I’d have more role models to look up to that way.

Cojelo con take it easy… mi gente!



Ivan Sanchez is the author of Next Stop: Growing up Wild-Style in the Bronx (Touchstone – Simon & Schuster, 2008). The book is the first memoir released by a major publishing house written by a Puerto Rican from the Bronx. Sanchez is also the co-author of It’s Just Begun: The Epic Journey of DJ Disco Wiz, Hip Hop’s First Latino DJ (powerHouse, 2009). He was awarded the National Novel honors for his first fiction offering and is currently working on several new books about NY Latinos. He is also the co-host of Rebel Radio on Urban Latino Radio.

12 comments:

  1. The struggle of the Latino identity has been a constant and challenging one. The community still has not resolved who they are as a people. Once Latinos realize who they are and what they want (most the American dream), the community will grow in leaps in bounds. Just as Irish American, Italian American, Jewish Americans and African Americans. It's our turn now. It wont be easy, but I am hopeful. I'm not sure when, but I do believe we eventually will, I just hope that it is our generation that becomes the agent of change.

    Good read and food for thought. And I do understand your frustrations, however... You are who you are. Latino.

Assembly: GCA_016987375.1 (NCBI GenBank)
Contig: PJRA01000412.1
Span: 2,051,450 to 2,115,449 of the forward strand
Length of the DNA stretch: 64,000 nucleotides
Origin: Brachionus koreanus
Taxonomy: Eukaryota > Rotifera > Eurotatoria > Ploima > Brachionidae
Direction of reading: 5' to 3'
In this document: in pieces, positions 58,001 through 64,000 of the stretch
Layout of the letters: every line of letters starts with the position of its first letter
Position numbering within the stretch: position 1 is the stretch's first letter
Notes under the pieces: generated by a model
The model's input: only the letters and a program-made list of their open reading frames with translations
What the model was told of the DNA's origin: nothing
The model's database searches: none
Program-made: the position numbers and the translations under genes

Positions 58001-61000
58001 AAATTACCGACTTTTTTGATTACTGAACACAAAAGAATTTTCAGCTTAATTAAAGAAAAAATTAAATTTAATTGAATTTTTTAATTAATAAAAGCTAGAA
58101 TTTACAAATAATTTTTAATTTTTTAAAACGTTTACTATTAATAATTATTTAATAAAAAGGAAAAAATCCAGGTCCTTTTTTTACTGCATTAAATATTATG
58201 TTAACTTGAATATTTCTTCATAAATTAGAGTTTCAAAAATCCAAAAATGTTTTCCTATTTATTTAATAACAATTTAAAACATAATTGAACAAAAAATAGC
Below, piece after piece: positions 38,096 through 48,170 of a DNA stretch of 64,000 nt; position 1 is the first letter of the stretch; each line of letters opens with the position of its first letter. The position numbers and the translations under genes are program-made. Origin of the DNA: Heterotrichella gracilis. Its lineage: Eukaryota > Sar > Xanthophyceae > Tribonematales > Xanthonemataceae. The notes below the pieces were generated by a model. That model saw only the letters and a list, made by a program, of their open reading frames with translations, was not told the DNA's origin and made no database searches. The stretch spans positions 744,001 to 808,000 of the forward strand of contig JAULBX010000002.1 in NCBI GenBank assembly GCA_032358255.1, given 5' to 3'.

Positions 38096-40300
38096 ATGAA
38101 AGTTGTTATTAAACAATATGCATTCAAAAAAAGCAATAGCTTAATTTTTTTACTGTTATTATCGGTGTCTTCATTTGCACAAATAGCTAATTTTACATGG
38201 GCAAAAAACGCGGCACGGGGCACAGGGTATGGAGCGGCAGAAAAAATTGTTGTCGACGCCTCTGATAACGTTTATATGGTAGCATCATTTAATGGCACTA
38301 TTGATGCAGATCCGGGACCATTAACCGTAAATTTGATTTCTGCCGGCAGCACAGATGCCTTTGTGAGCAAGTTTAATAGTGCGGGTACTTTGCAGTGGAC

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  2. Ivan, Ivan, Ivan. I have sent you a private message regarding my appearance in your blog. As much as I’d like to say thank you for the shout out, it’s wrong info. The book is still selling. I am still receiving fan mail and am receiving constant reviews on Goodreads.com. The book is frequently reserved at libraries across the U.S. and I continue to hear from fans via Facebook and email. Is it selling like TWILIGHT? No. Could there have been more of a promotional push from Simon and Schuster? Possibly. I guess we can all assume that there are always a myriad of reasons as to why every writer doesn’t experience the glory of being featured on NY TIMES Bestseller list. Think about the number of books that get published every year and then the few that actually hit that list. Are all those other books crappy books? No. Not all. Some may be. But publishers aren’t giving us checks because they think we may fail. They give us our checks knowing that they just bought something they believe is good. Here’s what I believe about Black. Latino. Whatever. I believe that when an idea is good. It’s good. Period. Whether the messenger or manufacturer is of color or not, a great fucking idea transcends race. How many authors have written great American novels? Not many. Work of excellence will find its light—even if it takes a lifetime. Good works, although never great, will find their audience as well. Brilliant works will do well. Brilliant commercial works will do even better. Great books will have their moment. Good books will do the job that they were intended to do. The same goes with actors, the same goes with movies, the same goes with every product that a person buys. We buy product to enhance and enrich our lives. I personally buy product that makes my life better. When I buy a movie ticket, I want to laugh loud, cry hard and experience a journey that allows me to broaden my mind. I NEVER BUY ANYTHING BECAUSE IT IS LATINO. And do not do me the favor of buying my product because it is Latino. It would be an insult to me if anyone did that. Buy it because you heard that Linda Nieves-Powell can write. But please do not buy my product because Nieves sounds like a Spanish surname. There is no easy answer to our diversity problem. Because that’s what it is. We are a very diverse group of people who happen to share Spanish surnames. But we are truly different. We cannot expect all Latinos to be the same that would be small minded. We are varied intellectually, socially, economically, on so many levels.